A Journey Worth Taking
The Elder Scrolls V: Skyrim (commonly shortened to Skyrim) has an extremely high replay value thanks to its non-linear approach to story telling and pacing. Doing away with traditional cut scenes and required missions, Skyrim lets players keep control during most of the game.
Starting off as a detainee (who is fully customizable including name, race, and physical attributes) who was caught crossing the boarder into Skyrim, the player is carted off to a nearby city (along with several rebels) to be executed by soldiers in the imperial legion, when a Dragon appears right as the player is about to be beheaded and giving you the chance to escape. After escaping, players have free reign to do whatever they want in Skyrim, providing hours of gameplay with numerous quests to go on, tons of towns to explore, countless villagers and treasures to find, and of course loads of dungeons to raid. And thanks to the leveling system, players can upgrade their characters anyway they want.
Players can level up their character using three different ways: either by performing the action that they want to level up (example, killing enemies with a one handed sword to level up the One-Handed attribute), learning a desired skill from a townsperson (for a fee of course), or by reading any of the skill books found through out the game. Upon improving enough skills, players will be able to level up in order to apply skill upgrades. When leveling up, players can increase one base attribute (health, stamina [for carrying things and stronger attacks], and magic) and apply a skill increase (you receive one per level-up, which can be saved and used later). Using a map based star constellations, players can increase any one of their skills for better perks (casting spells for less magic points, stronger sword attacks, etc.). This gives players a chance to level up based on their own unique ways of play style, making the game feel very personalized.
Skyrim can sometimes suffer from some very troublesome bugs. Aside from occasionally glitching through a part of a mountain or getting stuck in a narrow space (which enemies can exploit and kill you for), on many occasions the game will buffer in between movements (this is especially bothersome in the middle of a fight) and on some occasions the game will freeze, requiring players to turn off the console and start all over again from their last save.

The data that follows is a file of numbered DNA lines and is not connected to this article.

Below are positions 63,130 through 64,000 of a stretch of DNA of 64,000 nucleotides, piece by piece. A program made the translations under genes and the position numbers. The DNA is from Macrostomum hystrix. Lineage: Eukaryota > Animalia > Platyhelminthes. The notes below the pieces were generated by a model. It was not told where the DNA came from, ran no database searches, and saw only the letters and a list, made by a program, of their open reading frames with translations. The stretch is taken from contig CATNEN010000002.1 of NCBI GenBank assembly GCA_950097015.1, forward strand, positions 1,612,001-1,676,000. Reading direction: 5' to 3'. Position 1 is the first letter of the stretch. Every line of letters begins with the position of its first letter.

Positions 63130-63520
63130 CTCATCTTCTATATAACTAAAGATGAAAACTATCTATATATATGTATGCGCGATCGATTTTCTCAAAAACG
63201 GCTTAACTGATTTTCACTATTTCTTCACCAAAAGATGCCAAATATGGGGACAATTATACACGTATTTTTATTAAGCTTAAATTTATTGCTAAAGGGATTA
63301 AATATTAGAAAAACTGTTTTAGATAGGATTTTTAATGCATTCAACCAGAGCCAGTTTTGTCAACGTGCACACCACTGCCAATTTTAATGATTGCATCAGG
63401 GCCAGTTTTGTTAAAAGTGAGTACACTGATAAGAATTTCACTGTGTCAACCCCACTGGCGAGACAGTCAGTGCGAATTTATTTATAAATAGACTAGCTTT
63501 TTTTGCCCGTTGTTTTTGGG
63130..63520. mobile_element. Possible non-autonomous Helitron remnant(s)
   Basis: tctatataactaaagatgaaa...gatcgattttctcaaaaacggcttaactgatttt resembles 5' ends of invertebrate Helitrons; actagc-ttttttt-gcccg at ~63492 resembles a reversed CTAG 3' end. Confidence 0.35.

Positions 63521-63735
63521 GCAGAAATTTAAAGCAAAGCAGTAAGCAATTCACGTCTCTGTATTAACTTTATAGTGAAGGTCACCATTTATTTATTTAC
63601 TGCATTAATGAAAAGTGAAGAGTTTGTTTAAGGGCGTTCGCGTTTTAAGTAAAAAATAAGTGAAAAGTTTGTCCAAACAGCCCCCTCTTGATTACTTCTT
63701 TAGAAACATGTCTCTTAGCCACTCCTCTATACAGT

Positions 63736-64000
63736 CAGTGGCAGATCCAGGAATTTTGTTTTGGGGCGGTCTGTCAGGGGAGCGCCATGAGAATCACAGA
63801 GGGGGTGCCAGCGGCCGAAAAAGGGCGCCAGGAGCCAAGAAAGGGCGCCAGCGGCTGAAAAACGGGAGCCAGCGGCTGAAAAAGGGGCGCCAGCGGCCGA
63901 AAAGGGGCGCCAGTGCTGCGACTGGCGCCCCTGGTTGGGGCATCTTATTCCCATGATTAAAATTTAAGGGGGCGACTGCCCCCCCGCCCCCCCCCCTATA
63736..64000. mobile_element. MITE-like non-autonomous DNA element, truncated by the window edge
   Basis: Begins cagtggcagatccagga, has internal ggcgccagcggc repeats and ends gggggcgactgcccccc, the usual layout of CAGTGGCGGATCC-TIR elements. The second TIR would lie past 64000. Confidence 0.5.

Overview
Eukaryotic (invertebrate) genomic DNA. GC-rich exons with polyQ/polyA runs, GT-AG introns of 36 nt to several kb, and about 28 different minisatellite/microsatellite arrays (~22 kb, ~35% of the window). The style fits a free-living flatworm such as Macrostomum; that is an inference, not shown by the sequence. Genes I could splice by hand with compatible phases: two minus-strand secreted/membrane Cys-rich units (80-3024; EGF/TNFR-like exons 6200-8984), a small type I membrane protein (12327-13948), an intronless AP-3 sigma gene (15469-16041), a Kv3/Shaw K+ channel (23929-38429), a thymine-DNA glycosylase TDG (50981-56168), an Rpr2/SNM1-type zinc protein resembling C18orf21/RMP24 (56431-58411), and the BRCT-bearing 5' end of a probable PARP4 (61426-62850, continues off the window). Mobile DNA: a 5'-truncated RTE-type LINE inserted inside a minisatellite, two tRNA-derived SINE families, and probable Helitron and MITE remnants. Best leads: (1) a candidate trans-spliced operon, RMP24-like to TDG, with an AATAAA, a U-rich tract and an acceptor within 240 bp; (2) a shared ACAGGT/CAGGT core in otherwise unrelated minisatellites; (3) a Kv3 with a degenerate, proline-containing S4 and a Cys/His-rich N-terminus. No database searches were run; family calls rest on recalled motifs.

Skyrim's other problem is that the limits of the open world exploration can be found pretty quickly, given how certain characters cannot be killed at all. While a relatively minor issue (plenty of games in the past did not allow players to kill certain types of enemies), this can help bring down the open world feel of game since players have to go along with certain boundaries the game has already set. And while the killing of minors is an ethical debate in video games (plenty of virtual children are included in Skyrim), when a game takes advantage of not letting you kill children by giving them powers to call guards on you as well as place bounties on your head, it can feel like the game is sometimes cheating.
And while Skyrim deserves credit for its innovative storytelling, sometimes the experience feels hollow. After completing the main quest and defeating the final boss, the game just goes into a purgatory like state where all you can do is finish up the other minor quests you have to complete (while this is common with quest based games, it still doesn't change the fact that it doesn't feel like you have completed the story). And even though the dragon encounters are exciting at first, after the first few fights they start to become annoyances since you never know when the will pop up and are never prepared to deal with them.
The Bottom Line
Skyrim is a finely tuned RPG with an enormous world to explore, countless enemies to defeat, and tons of dungeons to explore, treasures to find, and engaging quests and storylines to complete. Add in a solid leveling system, good combat controls, an awe-inspiring soundtrack, and a Viking inspired atmosphere, and players will find themselves in an immersive and addictive game world.
And while Skyrim does show some limitations and some game crashing bugs (which can be fixed by getting a patch), overall it is an excellent game that for many players will be worth playing for years.